This wine-growing village of 950 inhabitants, where 44th Alpine Tank Battalion (44th BCCA) had been stationed since 16 November 1939, was to become Armée des Alpes tank force HQ in June 1940.
Rising above the plain of Southern Drôme, the castle of Suze-La-Rousse overlooks the vineyards of the Tricastin plain. The village was slightly set back from the Rhône valley and its main axis of communication (Route Nationale 7, the Paris-Lyon-Marseille (PLM) railway line and the Rhône). To the east of Suze-la-Rousse, Bollène (Vaucluse), with its major railway facilities, was 8 km away.
In military terms, Suze-la-Rousse was 100 km from Bourg-de-Péage and the defence line on the Isère, facing north.
SUZE-LA-ROUSSE, home of 44 Alpine Tank Battalion
In 1939, 504 Alpine Tank Regiment (504 RCCA) was one of the military units stationed in the Drôme department. Garrisoned in Valence, the regiment, made up of three battalions, was part of the reinforcement elements of the Alpine army.
On mobilization, 504 RCCA was disbanded and only a depot remained in Valence.
Its tank battalions were split into different groups of newly-created tank battalions (GBCC), 10 and 11 BCCA within Fourth Army's GBCC 504, and 12 BCCA within GBCC 514, which became the armoured component of the Armée des Alpes, and to which the Colonial Troops Tank Battalion (BCTC), activated at Fréjus, was attached. 12 BCCA was later transferred to the GBCC 511 of Third Army.
At the same time, 44th Bataillon de Chars de Combat Alpin (44 BCCA) was built up in November 1939, using equipment from the depot of former 504 RCCA. Armed by crews of reservists from Drôme, Ardèche, Isère and Savoie departments, this new battalion took up residence in Suze-la-Rousse, much to the surprise of the local population when 600 men and their 35 armoured vehicles arrived!
For six months, 44 BCCA trained on the old Renault FT 17 tanks from the Great War, in place of the Renault R-35, a modern armoured vehicle produced from 1935, of which the battalion only had two.
In May 1940, 44th BCCA left Suze-la-Rousse to be attached to 4th Armoured Division, commanded by Colonel de Gaulle. On 15 May, the combat companies reached Bollène, where three rail convoys loaded with 45 R-35 tanks were waiting.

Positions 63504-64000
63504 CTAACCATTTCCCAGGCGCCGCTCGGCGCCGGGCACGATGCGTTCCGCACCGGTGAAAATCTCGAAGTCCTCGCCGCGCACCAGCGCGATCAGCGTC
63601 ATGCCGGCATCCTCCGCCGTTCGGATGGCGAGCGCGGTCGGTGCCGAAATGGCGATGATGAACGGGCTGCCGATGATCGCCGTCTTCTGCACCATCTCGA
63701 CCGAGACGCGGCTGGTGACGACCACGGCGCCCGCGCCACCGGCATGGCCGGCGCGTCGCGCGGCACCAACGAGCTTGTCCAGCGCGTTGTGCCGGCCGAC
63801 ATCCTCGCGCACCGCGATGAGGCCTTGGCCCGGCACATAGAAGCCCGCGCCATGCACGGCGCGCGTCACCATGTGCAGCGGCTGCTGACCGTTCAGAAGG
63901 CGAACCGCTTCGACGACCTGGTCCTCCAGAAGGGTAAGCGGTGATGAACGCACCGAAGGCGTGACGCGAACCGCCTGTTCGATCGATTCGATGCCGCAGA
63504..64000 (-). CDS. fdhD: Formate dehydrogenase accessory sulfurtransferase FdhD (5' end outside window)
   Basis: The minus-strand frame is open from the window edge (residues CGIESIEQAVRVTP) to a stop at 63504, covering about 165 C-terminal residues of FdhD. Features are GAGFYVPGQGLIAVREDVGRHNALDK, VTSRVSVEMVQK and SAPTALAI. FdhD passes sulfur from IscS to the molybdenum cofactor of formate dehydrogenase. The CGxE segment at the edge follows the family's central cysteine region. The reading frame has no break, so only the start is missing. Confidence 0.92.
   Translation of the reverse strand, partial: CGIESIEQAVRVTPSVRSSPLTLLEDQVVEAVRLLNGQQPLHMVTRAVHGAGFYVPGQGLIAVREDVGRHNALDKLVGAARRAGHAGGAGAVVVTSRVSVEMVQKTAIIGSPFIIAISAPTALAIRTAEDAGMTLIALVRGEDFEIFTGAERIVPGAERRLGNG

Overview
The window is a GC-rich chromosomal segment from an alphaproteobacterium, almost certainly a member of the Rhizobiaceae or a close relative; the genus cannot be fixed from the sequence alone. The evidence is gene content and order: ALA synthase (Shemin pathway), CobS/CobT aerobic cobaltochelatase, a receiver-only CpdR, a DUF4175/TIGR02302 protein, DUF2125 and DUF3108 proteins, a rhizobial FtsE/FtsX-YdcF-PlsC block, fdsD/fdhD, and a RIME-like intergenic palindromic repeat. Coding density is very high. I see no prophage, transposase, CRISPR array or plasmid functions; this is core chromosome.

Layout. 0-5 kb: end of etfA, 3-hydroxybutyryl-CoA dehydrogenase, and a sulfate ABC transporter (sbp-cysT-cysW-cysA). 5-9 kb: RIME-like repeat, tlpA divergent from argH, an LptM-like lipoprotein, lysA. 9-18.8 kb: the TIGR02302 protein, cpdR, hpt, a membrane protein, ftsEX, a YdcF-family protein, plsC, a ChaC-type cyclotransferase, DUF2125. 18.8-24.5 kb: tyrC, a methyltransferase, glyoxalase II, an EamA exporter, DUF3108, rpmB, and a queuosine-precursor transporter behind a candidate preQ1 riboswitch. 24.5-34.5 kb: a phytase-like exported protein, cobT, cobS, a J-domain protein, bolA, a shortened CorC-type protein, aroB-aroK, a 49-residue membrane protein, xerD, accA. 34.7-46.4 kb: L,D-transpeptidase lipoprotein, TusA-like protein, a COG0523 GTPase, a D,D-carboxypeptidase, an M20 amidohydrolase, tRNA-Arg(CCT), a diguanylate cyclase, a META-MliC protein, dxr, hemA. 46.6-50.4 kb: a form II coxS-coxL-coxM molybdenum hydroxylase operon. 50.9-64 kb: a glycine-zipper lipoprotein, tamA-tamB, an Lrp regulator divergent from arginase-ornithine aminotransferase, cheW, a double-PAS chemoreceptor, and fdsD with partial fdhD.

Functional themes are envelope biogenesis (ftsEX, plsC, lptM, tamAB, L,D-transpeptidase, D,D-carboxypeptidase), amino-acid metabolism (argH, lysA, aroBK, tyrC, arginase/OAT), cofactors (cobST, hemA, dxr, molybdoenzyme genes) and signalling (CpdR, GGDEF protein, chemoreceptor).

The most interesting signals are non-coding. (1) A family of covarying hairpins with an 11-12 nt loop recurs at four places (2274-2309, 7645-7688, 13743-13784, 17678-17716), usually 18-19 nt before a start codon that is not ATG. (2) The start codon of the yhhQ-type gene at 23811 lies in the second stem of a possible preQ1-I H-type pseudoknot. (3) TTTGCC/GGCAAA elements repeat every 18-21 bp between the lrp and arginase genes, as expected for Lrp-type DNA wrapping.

Together, men and equipment headed for the northern front of France. On 25 May, the battalion and its tanks came into contact with the enemy. On 28 May, as part of 8 Half-Brigade, 4th Armoured Division, it was involved in the fighting at the Abbeville salient, making a major contribution to the only French tank victory of 1940.
SUZE-LA-ROUSSE – Alpine Army Armour Headquarters- The last heavy tanks of the French army
While tank companies of 44 BCCA were engaged in northern France, the old FT 17s were spread out over the Isère defence line, only a few elements of the battalion depot remained at Suze-la-Rousse.
The arrival of the German XVI Army Corps in Lyon forced General Olry to move the headquarters of the Army of the Alps from Valence to Bollène. As a consequence the Alpine Army Armour Headquarters had to move to the foot of Suze la Rousse castle.
The energy expended by Major Plan of General Olry's staff to resupply the units returning from the north enabled the last 8 examples of B1-bis heavy tanks, produced by the workshops of Saint-Chamond Forges (Loire) and La Seyne-sur-Mer (Var), to be recovered and used to build up a temporary company from Suze-la-Rousse. Finding crews had yet to be solved given that men of 44th BCCA depot had no combat experience and no capability to handle heavy tanks under fire.
The general staff then called in men of 10 BCCA, who had been in retreat since the German breakthrough at Sedan and had managed to return to their former barracks in Valence (now the Drôme prefecture) between 16 and 18 June. All their armoured vehicles having been destroyed in the fighting, the men were sent to Suze-la-Rousse to form, with the B1-bis, the 1st heavy tank temporary company,10 BCCA.
On 23 June, the unit left for the lower Isère valley with the mission of counter-attacking any successful crossing of Isère by 4th Panzer Division. Ammunition for the on-board machine gun, shells for the 47 mm turret anti-tank gun and for the 75 mm casemate gun, were collected during the move towards the Isère. But the ceasefire came before the unit could be engaged.
At the beginning of July, the B1-bis tanks were sent to Les Baux-de-Provence to be camouflaged inside an underground quarry, thus preventing them from being seized by the enemy services implementing the armistice agreement.
After the occupation of south-eastern France by the Italian Army (11 November 1942), Italian workers who had taken part in the camouflage operation revealed their location to the Italian occupying military authority. The eight heavy tanks were transported to Italy in the spring of 1943.
504 RCCA : 504 Alpine Battle Tank Regiment
10 BCCA : 10 Alpine Battle Tank battalion (504 RCCA)
44 BCCA : 44 Alpine Battle Tank Battalion (504 RCCA)
B1-bis : French heavy tank equipped with 2 guns (37 mm, 75 mm)
16th AK : XVI Corps (Germany)
Chazalon, Thierry. Resistances! Les prémices (June 1940 – July 1941), the Resistance began on 23 June 1940 on the banks of the lower Isère valley. Montélimar: autoédition, 2011. 200 p.